The latest dieting craze may seem attractive, but often these diets are only a set-up for failure or worse. Here’s why.
The trouble with fad diets
- Skip the fad diets. They simply don’t work, partly because they are usually too drastic to maintain for the rest of your life.
- Also, many of these diets lack sufficient scientific research to support their occasionally ridiculous claims. Even though you might seem to lose a lot of weight at the beginning of such diets, most of that weight loss is actually water loss; your body is burning up stored sugars that previously soaked up excess water. Then you reach the “plateau” phase, after which further weight loss is increasingly difficult — that’s when most people become discouraged.
- One review of 31 studies shows clearly how often deliberate dieting fails in the long term. While the subjects lost weight in the first six months, within five years, two-thirds put on more weight than they had initially lost. The truth is that the human body has evolved to survive periods of reduced food intake by going into “starvation mode.” This involves adjusting its metabolism — the rate at which it burns calories — to try to conserve energy. So, if you drastically reduce your calorie intake, your body will react by starting to burn fewer calories to keep your body’s normal processes functioning. It learns to expect a lower food intake. As soon as your calorie intake increases, you are even more likely to gain weight until your body adjusts again — and that could take months.
- Even worse than one-off crash diets is the phenomenon known as “yo-yo” dieting, or weight cycling, in which people get trapped in a pattern of weight loss followed by weight gain, followed by further dieting to lose weight again.
- Typically, someone who is overzealous about losing weight quickly picks an extreme diet and — if they can stick to it for a while — is initially overjoyed at the amount of weight lost in a short time. But diets that deprive you of too much are impossible to follow for long, and they make you irritable, tired and depressed. They also intensify food cravings and encourage you to eat too much when you stop the diet. As a result, you feel like a failure — even though it was the fad diet that failed, not you.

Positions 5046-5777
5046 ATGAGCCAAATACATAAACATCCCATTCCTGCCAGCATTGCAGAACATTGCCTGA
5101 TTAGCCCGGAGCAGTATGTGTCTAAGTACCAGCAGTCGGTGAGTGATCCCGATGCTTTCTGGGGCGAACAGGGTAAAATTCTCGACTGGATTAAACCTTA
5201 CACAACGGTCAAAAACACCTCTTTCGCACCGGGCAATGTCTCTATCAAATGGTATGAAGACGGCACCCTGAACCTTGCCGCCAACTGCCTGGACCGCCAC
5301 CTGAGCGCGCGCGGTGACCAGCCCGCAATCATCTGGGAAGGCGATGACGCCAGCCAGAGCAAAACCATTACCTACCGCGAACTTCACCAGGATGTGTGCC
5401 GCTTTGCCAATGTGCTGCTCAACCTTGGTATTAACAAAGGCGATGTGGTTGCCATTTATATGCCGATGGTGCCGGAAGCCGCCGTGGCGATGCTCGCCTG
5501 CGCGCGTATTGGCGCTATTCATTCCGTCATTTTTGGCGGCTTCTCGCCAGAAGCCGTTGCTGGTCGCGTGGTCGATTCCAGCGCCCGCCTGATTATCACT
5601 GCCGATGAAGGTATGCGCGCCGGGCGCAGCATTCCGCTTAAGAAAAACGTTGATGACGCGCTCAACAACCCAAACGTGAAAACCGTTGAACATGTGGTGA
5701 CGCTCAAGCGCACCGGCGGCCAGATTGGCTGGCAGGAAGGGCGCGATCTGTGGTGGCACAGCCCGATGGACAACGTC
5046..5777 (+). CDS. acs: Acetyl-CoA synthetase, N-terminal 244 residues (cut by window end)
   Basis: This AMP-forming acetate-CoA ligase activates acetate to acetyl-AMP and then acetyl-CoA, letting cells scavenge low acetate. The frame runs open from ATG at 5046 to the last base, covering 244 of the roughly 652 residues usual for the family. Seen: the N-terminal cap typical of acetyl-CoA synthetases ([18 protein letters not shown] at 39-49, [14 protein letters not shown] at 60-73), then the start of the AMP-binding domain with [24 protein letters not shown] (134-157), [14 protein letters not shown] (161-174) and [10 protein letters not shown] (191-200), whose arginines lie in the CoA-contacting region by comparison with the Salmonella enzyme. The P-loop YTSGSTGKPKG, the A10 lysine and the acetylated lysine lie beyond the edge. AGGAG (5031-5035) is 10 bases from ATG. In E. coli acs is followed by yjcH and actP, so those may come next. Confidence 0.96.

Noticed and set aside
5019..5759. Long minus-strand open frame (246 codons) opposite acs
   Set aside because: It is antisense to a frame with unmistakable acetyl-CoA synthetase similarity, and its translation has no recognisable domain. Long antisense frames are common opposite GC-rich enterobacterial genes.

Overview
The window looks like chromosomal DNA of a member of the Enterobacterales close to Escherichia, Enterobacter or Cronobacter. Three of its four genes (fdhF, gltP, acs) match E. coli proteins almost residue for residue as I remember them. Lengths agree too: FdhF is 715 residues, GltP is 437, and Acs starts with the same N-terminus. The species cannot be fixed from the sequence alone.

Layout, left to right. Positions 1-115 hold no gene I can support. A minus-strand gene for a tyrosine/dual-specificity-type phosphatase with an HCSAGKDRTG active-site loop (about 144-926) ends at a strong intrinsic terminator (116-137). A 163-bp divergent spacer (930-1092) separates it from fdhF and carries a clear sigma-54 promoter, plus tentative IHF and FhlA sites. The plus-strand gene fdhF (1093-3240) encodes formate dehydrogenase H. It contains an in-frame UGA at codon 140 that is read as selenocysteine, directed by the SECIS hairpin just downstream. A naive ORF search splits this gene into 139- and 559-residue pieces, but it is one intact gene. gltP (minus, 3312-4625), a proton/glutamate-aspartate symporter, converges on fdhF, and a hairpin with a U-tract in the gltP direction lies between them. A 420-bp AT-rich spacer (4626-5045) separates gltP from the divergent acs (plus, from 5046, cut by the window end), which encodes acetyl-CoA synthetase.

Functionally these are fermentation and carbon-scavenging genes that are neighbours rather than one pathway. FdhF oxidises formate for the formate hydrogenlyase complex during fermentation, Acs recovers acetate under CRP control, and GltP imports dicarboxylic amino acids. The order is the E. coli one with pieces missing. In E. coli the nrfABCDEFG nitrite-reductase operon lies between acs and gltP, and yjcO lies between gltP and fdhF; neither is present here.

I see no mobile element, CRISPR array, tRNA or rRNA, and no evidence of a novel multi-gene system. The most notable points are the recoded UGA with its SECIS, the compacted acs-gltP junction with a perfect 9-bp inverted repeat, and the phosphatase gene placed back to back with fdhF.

Small changes are good
- If you lose weight too quickly through crash dieting alone, the big danger is that you will lose muscle mass as well as body fat, particularly if you are not doing exercise.
- Since muscle burns far more calories than fat, losing muscle mass is bad news. When you stop dieting and start eating more, you will only gain fat unless you are exercising as well. So what crash dieting does is swap muscle for fat, increasing your fat-to-muscle ratio as well as slowing your metabolism, and causing weight gain in the long term.
- Studies show that crash dieting reduces levels of HDL (the “good” cholesterol), slows cardiac blood flow in post-menopausal women and actually increases your proportion of body fat.
- You are much more likely to lose weight permanently by making small, sustained changes to your eating habits.
- To ensure that you achieve steady gradual weight loss, it is best to combine healthier eating with more exercise. Most overweight or obese people should aim to lose between five and 10 per cent of their starting weight in the first three months of a weight-loss program. You should soon notice the positive effect on your health, particularly if you are already suffering from high blood pressure, diabetes or arthritis.